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    1. After residency (i.e. after 3 years in Pedia, 3 years in Derma, 3 years in Internal Medicine, 4 years in Neurology, etc.), you will now be called a consultant in Pediatrics (Pediatrician), IM (Internist), Dermatology (Dermatologist), and so on. Some start their practice already once they have become consultants while some pursue further training aka fellowship. For example, if I were a Pediatrician, I can further specialize into Pediatric Neurology (which I am not sure if it would take another 2 or 3 years). If I were an Internist, I could start a fellowship in Cardiology (3 years?) so I may become a Cardiologist. I am just not sure about how many more years each subspecialty would entail, but usually they are taken for 2-3 years.

      Thank you for reading my blog. I hope my answer eases your confusion! πŸ™‚

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  10. Hi Rachelle! Your blog post is really insightful and I gained so many questions! πŸ™‚ I am currently taking a non-Science course, but I am planning to take Medicine. I am currently enrolled in a review class for NMAT because I dream of entering UERM just like you! What are the requirements for someone who really wants get in? Can you give any tips? πŸ™‚ Thanks so much in advance! And good luck!

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    1. Hi, Kat! Just work hard to get a high NMAT score and a good GPA. After submitting the requirements (official NMAT score slip, true copy of grades, etc. — please call the UERM admissions office), they’d be calling you regarding your interview schedule.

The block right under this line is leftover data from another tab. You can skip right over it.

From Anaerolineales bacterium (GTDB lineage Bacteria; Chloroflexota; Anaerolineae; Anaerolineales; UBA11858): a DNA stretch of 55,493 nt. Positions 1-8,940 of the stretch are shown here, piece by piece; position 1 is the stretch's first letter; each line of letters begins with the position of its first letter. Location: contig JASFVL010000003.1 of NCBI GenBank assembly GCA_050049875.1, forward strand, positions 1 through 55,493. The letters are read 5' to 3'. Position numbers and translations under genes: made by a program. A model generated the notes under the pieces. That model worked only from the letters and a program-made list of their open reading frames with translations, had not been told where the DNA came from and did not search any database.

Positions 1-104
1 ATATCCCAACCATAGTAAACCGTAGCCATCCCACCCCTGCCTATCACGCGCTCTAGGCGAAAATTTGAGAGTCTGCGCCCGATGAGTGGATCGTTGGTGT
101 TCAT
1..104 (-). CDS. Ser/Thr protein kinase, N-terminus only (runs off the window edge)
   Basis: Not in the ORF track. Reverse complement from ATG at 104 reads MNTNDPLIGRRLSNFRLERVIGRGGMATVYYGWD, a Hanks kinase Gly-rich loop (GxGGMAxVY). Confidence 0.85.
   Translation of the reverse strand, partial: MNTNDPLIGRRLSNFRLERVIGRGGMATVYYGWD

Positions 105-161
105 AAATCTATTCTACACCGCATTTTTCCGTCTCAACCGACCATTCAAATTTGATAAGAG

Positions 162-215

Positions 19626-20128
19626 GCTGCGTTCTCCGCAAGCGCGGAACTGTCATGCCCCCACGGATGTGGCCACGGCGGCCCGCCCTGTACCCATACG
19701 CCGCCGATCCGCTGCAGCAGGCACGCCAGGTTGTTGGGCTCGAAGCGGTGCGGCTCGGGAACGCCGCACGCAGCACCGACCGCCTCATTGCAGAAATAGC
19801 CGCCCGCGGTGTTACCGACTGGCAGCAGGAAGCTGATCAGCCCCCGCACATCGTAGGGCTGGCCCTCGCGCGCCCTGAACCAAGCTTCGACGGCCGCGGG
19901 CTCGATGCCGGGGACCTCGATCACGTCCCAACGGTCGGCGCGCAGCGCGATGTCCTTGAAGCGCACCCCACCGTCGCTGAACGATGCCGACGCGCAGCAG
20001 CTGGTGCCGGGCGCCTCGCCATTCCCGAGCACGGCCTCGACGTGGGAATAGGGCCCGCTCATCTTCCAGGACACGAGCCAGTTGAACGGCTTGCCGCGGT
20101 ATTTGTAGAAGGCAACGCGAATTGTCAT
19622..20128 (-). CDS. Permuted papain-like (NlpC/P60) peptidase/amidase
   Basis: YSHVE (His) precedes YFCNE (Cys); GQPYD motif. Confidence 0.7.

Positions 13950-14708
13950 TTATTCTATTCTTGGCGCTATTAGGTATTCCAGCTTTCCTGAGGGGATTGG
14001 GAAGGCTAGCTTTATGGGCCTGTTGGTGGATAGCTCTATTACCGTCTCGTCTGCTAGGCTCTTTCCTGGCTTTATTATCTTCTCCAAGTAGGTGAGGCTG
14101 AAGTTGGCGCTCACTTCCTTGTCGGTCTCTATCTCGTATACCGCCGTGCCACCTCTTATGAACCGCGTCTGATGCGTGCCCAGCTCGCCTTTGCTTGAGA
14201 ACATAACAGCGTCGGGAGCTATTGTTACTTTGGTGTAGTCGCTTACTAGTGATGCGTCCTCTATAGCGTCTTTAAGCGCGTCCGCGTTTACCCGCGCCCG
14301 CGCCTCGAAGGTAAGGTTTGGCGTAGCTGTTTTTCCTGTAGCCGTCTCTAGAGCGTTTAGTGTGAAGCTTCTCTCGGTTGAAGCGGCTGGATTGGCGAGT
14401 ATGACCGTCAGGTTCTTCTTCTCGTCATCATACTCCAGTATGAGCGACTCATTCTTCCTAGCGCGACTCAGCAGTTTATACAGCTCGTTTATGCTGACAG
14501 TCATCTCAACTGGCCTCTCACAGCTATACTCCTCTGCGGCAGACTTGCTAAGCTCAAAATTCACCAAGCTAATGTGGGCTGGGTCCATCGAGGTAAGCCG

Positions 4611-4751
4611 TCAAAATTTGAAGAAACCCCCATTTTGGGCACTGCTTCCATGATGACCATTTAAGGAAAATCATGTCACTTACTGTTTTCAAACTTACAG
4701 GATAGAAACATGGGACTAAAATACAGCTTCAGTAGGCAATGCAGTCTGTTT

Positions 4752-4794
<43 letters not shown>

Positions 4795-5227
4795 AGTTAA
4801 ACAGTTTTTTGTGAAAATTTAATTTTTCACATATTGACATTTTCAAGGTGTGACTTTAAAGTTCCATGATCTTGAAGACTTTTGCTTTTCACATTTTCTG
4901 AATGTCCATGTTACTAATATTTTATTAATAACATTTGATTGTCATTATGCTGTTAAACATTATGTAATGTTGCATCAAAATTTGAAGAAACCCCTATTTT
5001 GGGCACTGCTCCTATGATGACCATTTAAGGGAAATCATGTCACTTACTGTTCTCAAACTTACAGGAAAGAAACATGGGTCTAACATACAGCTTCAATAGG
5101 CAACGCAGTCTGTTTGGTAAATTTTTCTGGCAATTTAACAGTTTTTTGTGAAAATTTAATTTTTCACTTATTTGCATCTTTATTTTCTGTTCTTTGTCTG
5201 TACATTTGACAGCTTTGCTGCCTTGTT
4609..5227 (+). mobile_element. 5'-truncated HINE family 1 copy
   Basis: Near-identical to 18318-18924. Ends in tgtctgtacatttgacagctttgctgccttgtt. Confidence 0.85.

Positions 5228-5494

The interviewer would be a doctor at the UERM Hospital who is also a faculty member of the College of Medicine. He or she will be asking you about your college life, your knowledge about the significant current events, and then you’ll be asked to write a short essay about a certain topic (this may be about a personal experience or a current issue).

      Here are some tips:
      1) Aside from studying hard to get good grades and a high NMAT score, always know your deadlines. Submit the requirements on time.
      2) Dress appropriately for the interview. You’ll be asked to go to the doctor’s clinic (usually) so don’t wear a coat (for the guys) or a semi-formal dress (for the ladies). Smart casual is the way to go.
      3) Be punctual and just relax. πŸ™‚ An interview usually lasts for only a few minutes.

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  11. Hi! First off, your blog post has been very helpful thank you for that. I’m a 2nd year Psych major so it’a about time I think about the NMAT test. Was just wondering if you know of any NMAT review centers? I know you didn’t enroll but I hope you’ve heard of some good ones πŸ˜€

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  12. Hi! I’m an incoming 2nd year med tech student. I find my pre med course really challenging I mean it takes alot of effort (not complaining) but I really want to be a doctor. My mom told me to shift to a course not related to med because she doesnt want to see me stressed out everytime and she keeps on overthinking about my health.